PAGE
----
You can find the cards on Etsy – https://www.etsy.com/uk/listing/683845358/white-hare-wisdom-44-card-oracle-deck-by

Wisdom from a White Hare

A guest blog from Jacqui Lovesey



So,  some things you need to know about Ursula Brifthavfen Stoltz:

  • She is a white hare.
  • She is a witch.
  • She appears in the Matlock the Hare books I create with my husband, Phil.
  • I have been painting her for 7 years now, in various guises, and on various adventures in the Matlock the Hare trilogy and our other books.
  • She ‘talks’ to me.


Probably all good until point 5, I’m guessing – the ‘talking’ one.  Here, surely, is the rambling of a hard-working illustrator who doesn’t get out that often.  But please bear with me. As other artists and writers will tell you, the longer you’re focussed on creating and bringing ‘life’ to a character, the more they begin to surprise you with unexpected mannerisms, gestures, opinions – and yes, even ‘advice’.  And Ursula, a white hare-witch from across the Icy Seas, certainly has a lot of that.

Gradually, the idea to create an oracle deck of Ursula’s  ‘witchy wisdom’ grew in my mind.   Here could be the perfect platform to allow her thoughts on all sorts of matters to be aired.  As someone who both owns and uses oracle decks, I couldn’t think of a better vehicle to express the insight that has bought me both comfort and whimsy in the past.

So I set to work painting 44 brand new watercolours for the deck, alongside Phil writing a 108 page booklet that details all the meanings of each card. The deck itself will be split into 7 sections: Air, Fire, Water, Earth, Spirit, Celtic Festivals & Witch – and using it to connect with your own inner wisdom couldn’t be simpler!  Just let yourself be drawn to the card that ‘speaks’ to you, then discover how its meaning relates to your situation.



I’m currently funding the deck on Kickstarter – and if you’d like to join the project and let a little of Ursula’s ‘White Hare Wisdom’ into your life, please take a look at the project to discover more about, me, Ursula and the deck.  And, of course, besides the deck itself, there’s a saztaculous plethora of other goodies and rewards for backers, too! Hopefully, you’ll decide to become a backer, and allow Ursula to begin ‘speaking’ to you, too…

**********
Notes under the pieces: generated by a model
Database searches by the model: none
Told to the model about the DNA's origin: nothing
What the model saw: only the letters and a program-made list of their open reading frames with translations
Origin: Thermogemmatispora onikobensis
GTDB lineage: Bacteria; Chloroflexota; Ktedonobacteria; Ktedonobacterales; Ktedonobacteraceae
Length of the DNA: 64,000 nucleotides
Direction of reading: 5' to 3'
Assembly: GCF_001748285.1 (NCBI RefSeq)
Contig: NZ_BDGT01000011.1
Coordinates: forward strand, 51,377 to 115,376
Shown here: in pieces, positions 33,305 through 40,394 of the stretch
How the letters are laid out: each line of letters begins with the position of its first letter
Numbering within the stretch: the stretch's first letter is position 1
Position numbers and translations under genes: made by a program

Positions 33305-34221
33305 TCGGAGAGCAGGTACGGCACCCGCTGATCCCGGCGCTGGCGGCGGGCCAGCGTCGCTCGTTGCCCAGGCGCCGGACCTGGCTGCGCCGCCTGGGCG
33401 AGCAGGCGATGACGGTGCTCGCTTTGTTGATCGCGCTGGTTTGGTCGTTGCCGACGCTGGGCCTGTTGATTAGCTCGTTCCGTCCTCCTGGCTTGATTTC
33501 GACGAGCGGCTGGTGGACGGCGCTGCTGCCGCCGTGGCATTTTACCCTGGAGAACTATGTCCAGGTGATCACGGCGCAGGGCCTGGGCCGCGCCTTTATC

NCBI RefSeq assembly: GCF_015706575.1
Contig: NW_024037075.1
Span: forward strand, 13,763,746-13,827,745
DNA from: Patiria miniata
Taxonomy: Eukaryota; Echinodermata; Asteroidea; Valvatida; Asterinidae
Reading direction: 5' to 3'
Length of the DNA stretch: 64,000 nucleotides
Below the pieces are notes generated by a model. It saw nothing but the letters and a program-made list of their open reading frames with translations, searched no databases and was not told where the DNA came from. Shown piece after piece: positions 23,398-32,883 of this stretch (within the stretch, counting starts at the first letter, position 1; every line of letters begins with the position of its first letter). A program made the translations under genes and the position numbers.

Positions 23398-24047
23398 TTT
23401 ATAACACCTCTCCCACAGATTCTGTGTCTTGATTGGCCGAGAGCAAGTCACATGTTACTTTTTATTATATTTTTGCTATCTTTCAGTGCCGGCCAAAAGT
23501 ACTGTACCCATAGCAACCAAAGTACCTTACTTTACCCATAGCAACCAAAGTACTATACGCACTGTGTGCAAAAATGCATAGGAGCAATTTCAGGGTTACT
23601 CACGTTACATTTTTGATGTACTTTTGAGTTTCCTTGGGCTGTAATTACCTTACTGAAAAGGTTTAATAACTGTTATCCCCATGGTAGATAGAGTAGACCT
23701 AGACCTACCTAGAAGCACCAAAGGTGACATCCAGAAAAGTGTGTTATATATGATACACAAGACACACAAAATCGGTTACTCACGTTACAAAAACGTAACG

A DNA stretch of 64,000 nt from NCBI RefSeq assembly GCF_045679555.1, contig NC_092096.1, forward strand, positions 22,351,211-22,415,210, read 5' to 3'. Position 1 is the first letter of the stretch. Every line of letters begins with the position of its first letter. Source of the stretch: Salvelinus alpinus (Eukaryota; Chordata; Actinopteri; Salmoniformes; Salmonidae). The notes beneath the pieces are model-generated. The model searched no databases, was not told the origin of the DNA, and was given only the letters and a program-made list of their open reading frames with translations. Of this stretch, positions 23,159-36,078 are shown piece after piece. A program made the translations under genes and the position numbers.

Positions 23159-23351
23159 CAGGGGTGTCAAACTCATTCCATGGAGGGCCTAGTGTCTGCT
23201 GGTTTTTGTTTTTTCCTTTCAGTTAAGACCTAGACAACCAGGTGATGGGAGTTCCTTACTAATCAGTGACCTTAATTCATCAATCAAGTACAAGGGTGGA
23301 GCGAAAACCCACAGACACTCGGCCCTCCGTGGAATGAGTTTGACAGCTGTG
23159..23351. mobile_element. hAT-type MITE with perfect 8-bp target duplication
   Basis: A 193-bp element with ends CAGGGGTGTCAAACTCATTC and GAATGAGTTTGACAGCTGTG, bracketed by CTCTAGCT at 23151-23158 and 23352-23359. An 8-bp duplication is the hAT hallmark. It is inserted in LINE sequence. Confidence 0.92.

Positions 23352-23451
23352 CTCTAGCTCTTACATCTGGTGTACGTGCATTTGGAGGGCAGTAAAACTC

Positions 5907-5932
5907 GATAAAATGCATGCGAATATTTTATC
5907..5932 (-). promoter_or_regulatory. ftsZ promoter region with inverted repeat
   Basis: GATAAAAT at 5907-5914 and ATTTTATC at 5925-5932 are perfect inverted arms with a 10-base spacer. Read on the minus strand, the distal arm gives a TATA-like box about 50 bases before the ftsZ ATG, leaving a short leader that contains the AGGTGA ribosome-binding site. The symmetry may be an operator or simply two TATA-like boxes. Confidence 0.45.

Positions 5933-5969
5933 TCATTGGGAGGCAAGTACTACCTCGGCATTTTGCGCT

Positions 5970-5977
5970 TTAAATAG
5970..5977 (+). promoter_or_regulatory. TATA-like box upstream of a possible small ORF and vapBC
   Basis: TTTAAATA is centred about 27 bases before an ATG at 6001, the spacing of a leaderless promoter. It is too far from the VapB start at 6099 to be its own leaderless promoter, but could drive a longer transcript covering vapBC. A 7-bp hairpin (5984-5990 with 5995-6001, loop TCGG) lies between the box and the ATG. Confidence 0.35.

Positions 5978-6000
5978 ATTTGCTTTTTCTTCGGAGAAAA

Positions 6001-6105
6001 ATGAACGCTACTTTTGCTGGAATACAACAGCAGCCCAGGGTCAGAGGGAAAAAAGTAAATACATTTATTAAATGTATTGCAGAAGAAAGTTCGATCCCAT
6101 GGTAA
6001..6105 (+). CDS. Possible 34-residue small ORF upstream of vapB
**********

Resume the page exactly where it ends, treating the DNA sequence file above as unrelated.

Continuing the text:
(I’ve supported this Kickstarter, Matlock the hare stuff is reliably gorgeous and soulful. You can get involved here – https://www.kickstarter.com/projects/934318055/white-hare-wisdom-oracle-card-deck )

The League of Lid Curving Witchery – a review

This is a new book from Phil and Jacqui Lovesey, whose Matlock the Hare books I have reviewed before on this blog. Set in the magickal dales, this volume focuses on the history of the league of lid curving witchery – the witches who inhabit this strange and lovely landscape. While the first three Matlock the Hare books were illustrated prose, things clearly took a bit of a turn with the previous title – Upon a Tzorkly Moon – which was hard cover and densely illustrated in colour.  The new one is more in this style.

Here we have stories and illustrations, and a physically very beautiful book. It’s imaginative, and engaging. I’ve been pondering this for a while and I think the best way to describe it is to say that this is a children’s book that has been written for adults. Maybe that makes it an inner children’s book. It’s pretty dark in places – violence against those perceived to be outsiders is a reoccurring theme, and as these are witches, boiling other creatures in your cauldron is a popular choice. It’s probably not suitable for most children (if in doubt, buy it and read it first).

The underlying theme of the story is about how we square up to our differences and rise above them. Tzorkly (it’s a parlawitch word in case you were wondering) means ‘to rise above’ and this book is absolutely an invitation to do just that. It delivers the message without being smug or preachy.